“The court has to stop being the judge and jury for the consciousness of America."

There's not a lot to say, except that he goes on, and it gets worse.

And in still another interview, he manages to blame same-sex marriage for the mess the Republicans made of the economy.

For some reason, Blogger won't accept the embed code, but you can watch the video at the link. Just to give you a sample of the word salad:
Marriage is not, Santorum said, solely about “a romantic relationship between two people.”

“It’s also about,” he added, “a unity of men and women, for the purposes of having and raising children, and giving the child their birthright, which is to be raised by their natural mother and natural father. When we have less of that in America — then society struggles and suffers. Economically, it suffers; socially, it suffers; morally, it suffers — and children are harmed.”

So we get Catholic dogma, "Save the Cheeldren!", and the economy, all in one lumpy package.

Monday, June 16, 2014

Marriage News Watch, June 16, 2014

Matt Baume is going where the action is.

Monday, June 09, 2014

Giggle du Jour: The Running of the Goats

There's really nothing more to say:

Marriage News Watch, June 9, 2014

And the beat goes on:

She Gets It (With Footnote)

This jumped out at me this morning, from U.S. District Court Judge Barbara Crabb's opinion striking down Wisconsin's marriage ban, in response to the state's argument that marriage is by definition about procreation (yeah, that one again):

Civil marriage is a legal construct, not a biological rule of nature, so it can be and has been changed over the years; there is nothing "impossible" about defining marriage to include same-sex couples, as has been demonstrated by the decisions of a number of countries and states to do just that.

Just as I've been saying all along: marriage is an entirely human concept. (Go ahead -- try to find "marriage" among other vertebrate species.)

The opinion is a good one -- solid and tight. Worth a read.

(Via Towleroad.)

A footnote, via Joe.My.God.

It's interesting, thinking back over these decisions, how many county clerks in various states have opened their offices for extra hours and on weekends to be able to issue marriage licenses immediately.

That says something.


All the Epinions reviews pages are edited and published -- check the sidebar for the new one, "Books: Art and Nonfiction," which has some of the most interesting titles.

I think I've just about decided to turn those pages into a master index, so expect some changes as I pull in writing from other sites.


Saturday, June 07, 2014

The Religion Excuse

Recovery is coming slowly. I think it all just caught up with me and I'm just coming out of a case of severe exhaustion. But it is getting better. Better enough that I actually decided to do a post on something that caught my eye this morning.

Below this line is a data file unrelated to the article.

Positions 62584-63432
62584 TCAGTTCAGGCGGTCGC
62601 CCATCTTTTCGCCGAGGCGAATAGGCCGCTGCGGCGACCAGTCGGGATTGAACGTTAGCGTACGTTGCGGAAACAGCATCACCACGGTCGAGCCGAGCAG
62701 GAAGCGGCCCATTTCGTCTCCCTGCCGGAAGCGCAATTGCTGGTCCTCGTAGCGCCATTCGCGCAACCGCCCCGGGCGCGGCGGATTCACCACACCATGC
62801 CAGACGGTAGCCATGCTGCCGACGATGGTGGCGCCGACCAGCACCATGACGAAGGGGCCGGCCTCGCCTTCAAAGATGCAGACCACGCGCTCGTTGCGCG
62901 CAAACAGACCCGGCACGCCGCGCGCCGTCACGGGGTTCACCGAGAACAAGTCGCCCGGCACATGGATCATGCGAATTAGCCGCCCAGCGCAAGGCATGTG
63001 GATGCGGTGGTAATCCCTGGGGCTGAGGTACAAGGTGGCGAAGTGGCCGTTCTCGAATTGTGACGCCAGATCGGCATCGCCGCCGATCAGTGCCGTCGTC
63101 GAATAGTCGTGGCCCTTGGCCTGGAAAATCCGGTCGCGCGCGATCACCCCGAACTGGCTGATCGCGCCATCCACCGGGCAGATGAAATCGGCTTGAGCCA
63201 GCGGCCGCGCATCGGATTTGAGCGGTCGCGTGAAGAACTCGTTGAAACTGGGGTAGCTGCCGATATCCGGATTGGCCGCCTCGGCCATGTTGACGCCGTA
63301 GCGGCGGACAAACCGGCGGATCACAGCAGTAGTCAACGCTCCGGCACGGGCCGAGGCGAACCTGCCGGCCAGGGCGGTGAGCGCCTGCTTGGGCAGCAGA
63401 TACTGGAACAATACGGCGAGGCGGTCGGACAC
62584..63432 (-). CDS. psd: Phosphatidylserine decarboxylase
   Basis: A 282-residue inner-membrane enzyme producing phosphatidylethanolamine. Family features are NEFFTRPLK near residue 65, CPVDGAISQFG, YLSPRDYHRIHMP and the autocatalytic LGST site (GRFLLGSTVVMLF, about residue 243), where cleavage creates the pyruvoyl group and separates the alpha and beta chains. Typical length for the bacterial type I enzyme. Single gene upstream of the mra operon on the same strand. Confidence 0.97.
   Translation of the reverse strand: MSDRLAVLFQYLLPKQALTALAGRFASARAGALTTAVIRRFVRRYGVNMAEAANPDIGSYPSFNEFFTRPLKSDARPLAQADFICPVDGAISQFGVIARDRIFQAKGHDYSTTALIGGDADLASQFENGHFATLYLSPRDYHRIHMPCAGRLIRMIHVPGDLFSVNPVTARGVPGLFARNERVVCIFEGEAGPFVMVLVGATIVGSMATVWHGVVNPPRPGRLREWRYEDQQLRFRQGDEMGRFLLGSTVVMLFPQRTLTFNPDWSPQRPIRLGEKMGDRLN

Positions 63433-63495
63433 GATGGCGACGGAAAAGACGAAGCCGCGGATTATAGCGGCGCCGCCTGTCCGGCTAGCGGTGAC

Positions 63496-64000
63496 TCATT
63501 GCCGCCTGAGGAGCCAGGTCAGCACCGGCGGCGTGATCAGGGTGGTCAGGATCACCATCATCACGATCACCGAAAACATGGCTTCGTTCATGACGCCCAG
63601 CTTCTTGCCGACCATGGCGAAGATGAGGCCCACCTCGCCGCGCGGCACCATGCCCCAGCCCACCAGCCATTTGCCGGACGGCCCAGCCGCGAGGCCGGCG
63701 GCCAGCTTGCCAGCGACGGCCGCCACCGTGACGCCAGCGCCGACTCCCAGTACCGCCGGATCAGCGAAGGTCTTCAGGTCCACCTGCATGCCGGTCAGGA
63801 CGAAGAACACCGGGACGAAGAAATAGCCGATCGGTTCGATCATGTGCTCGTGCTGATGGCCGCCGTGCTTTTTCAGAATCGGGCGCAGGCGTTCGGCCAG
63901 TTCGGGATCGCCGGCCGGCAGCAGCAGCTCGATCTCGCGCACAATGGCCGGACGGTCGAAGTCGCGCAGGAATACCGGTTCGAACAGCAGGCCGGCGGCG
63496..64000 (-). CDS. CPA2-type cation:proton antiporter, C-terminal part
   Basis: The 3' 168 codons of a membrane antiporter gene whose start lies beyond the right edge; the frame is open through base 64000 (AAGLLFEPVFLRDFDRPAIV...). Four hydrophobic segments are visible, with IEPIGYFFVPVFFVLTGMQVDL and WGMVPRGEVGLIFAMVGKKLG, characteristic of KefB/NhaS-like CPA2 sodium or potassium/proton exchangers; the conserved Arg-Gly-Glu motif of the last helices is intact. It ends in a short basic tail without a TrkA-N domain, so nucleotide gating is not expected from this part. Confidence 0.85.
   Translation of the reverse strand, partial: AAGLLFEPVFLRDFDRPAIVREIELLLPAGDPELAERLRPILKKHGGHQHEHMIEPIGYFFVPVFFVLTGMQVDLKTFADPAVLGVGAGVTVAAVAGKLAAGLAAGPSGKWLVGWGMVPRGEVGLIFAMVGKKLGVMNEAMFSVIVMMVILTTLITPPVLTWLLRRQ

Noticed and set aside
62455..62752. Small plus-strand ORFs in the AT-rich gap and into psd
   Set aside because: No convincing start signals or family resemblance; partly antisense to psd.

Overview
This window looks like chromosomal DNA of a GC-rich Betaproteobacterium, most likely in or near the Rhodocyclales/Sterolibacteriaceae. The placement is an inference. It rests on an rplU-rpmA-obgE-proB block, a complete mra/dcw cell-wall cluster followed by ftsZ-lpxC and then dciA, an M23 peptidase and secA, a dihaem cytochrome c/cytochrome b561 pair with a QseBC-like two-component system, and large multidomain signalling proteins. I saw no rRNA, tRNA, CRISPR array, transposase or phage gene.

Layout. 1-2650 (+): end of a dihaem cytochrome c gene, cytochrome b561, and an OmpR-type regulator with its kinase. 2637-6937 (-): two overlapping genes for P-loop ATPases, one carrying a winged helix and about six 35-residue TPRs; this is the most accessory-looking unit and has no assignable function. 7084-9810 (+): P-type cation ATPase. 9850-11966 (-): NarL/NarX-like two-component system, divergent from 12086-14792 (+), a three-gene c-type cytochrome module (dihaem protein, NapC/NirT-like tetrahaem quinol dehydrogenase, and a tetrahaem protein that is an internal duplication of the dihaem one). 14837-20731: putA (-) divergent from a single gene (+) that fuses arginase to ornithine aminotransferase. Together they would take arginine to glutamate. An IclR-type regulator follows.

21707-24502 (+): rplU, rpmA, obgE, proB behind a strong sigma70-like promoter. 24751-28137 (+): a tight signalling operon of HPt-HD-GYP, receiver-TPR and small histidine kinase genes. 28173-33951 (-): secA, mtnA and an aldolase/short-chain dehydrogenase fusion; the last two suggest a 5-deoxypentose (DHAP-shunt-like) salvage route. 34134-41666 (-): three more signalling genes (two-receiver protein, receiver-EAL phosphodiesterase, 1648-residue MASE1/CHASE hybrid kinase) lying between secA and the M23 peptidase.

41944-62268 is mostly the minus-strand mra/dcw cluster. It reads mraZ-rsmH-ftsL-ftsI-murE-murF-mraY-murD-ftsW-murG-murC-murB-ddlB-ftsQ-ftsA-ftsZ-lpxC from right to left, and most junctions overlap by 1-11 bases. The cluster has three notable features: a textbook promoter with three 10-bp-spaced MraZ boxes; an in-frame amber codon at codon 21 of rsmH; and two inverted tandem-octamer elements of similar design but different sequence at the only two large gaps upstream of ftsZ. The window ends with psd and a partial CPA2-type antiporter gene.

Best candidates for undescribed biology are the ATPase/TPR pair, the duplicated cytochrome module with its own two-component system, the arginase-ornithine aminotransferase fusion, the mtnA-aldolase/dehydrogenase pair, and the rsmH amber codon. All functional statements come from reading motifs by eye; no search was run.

I've been maintaining for a while that one can find in just about any sacred text from any religious tradition something that will justify doing what you wanted to do anyway. There's a very good post at Mahablog that delves into this idea in more detail. The key comment:

When we hear about violence associated with religion, we tend to think that religion caused someone to be violent. But it isn’t that simple. Most of the time, when you look closely at “religious” violence, there are all kinds of historical, cultural and political factors mixed in as well. This is true even of episodes like the Spanish Inquisition that appeared to be about doctrinal purity; much else lurked beneath the surface. Indeed, most of the time the historical, cultural and political factors are the real drivers of the violence, and religion is called in mostly to act as a moral cover or justification.

Add things like patriotism to the mix and you get a good picture of phenomena such as the Tea Party movement, for which "America" is inextricably intertwined with "the Bible" and "the Constitution" without any clear concept of what those ideas entail. There's the same tendency to cherry-pick those parts that the devout want to follow and ignore those parts that don't fit the agenda. Thus we find egregious assholes like Joe the Plumber coming out with comments like "your dead kids don’t trump my Constitutional rights.”

Unfortunately, in any viable society, they do.

Read the whole post at Mahablog. I may come back to this later, after I've done some more thinking.

Tuesday, June 03, 2014

Marriage News Watch, June 2, 2014

OK, so it's a day late. Don't ask. (I spent the afternoon trying to breathe, after going to an air-conditioned movie theater. Some days, there's no way to win.)